For two days last week Miami became the epicenter for public transportation hosting the first-ever shared-use mobility summit called “Live.Ride.Share.Miami” and with the launch of “Miami Mobility Fastrack” by the Fastrack Institute
Live.Ride.Share was a unique opportunity that brought professionals from all across the industry to share and discuss strategies, trends and opportunities to improve public transit.
Among the several topics discussed along the day, TECHNOLOGY and FINANCING seemed to be the most intriguing and contentious themes.
Technology is changing EVERY aspect of the transportation industry and transforming the way we behave and interact with our cities. More impressively, it is disrupting the foundation of our current mobility: automobiles and combustion engines.
The combustion engine has become obsolete. It simply too inefficient and has too many moving parts. The question now, is how fast will it take for electric vehicles to be fully adopted. Even the concept of vehicle ownership is changing as people are rapidly embracing the sharing economy.
In the near future we could potentially even see a world where cars will drive themselves. Vehicles will be automated and people will be able to enjoy their commute instead of driving. Cities will be able to repurpose their garages and potentially even eliminate the need for parking.
All these sounds great, but the bigger question is how do we solve the needs of TODAY? How do we tackle our transit crisis NOW if the technology is still being developed? More importantly, how do we fund these endeavors so we can get real solutions implement efficiently and quickly?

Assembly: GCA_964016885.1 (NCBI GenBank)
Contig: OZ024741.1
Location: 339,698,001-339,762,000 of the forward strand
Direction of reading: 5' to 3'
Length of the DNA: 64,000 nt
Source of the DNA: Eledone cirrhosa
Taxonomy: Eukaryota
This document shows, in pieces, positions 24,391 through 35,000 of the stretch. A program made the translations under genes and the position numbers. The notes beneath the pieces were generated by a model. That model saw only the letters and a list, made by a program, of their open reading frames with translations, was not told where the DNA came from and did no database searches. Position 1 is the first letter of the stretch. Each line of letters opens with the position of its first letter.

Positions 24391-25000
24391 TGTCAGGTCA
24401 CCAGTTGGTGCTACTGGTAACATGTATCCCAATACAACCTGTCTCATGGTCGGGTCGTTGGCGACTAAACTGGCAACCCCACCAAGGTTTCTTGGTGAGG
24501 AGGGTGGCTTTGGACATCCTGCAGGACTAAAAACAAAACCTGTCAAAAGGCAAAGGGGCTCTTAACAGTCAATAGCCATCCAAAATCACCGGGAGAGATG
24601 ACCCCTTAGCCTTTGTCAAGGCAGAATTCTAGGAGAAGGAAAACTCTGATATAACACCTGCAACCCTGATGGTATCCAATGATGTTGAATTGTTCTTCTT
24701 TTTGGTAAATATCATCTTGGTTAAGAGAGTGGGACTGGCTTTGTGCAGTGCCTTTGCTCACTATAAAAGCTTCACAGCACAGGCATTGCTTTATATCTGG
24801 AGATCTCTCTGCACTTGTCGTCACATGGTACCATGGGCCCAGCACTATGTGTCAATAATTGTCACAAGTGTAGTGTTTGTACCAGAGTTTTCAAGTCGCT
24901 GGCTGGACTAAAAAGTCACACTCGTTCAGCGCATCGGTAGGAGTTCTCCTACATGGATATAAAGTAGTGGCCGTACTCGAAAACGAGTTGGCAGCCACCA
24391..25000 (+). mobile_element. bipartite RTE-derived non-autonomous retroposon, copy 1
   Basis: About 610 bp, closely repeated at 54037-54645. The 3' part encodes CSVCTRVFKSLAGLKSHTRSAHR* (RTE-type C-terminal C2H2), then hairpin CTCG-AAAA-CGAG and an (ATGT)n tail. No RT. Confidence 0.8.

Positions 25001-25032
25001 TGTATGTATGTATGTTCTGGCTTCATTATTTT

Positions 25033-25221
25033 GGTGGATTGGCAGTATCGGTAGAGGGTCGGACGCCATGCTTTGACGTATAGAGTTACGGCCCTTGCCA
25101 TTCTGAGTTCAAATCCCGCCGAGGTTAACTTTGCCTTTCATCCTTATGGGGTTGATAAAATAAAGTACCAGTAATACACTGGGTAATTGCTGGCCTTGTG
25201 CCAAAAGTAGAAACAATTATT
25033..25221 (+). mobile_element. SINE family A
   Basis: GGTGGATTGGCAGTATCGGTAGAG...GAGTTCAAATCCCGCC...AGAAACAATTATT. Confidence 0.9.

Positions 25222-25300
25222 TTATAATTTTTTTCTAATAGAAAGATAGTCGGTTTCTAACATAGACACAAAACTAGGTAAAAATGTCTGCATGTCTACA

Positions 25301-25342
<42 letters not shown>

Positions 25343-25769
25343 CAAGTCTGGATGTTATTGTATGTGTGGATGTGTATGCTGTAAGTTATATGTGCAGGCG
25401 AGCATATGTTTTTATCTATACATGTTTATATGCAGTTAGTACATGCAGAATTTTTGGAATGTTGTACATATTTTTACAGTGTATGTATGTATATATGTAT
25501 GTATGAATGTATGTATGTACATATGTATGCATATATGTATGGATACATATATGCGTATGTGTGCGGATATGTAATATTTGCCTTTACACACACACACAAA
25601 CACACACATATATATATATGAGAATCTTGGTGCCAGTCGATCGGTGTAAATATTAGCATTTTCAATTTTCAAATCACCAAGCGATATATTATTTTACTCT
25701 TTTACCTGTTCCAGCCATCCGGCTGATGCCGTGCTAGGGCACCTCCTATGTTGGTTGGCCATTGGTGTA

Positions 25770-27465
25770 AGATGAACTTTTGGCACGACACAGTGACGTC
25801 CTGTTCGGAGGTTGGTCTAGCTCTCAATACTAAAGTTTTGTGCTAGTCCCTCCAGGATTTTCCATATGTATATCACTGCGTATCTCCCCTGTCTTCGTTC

How to pay for public transportation has become one of the biggest handicaps to the industry. Public transportation systems are expensive to build and maintain. They also tend to be financially unprofitable to operate requiring large subsidies.
Governments are infamously bad managing money and incredibly slow in adopting new technology. Despite their good intentions, they also implement regulations that can restrain innovation and deter implementation with lengthy approval processes. The private industry also has its negatives, but they do seem more adept to tackling these issues. The reality is we won’t see any progress until the two collaborate seamlessly.
So the question becomes: How can these Public Private Partnerships (PPP) be streamlined and simplified to create a more transparent and efficient process?
Unfortunately, we don’t have a crystal ball and we will have to see what the future awaits.
Overall I think the conference was a success and believe it is crucial for this discussion to continue. However, I must admit I couldn’t help but feel a bit overwhelmed by the complexity of the problems and the uncertainty of the solutions.
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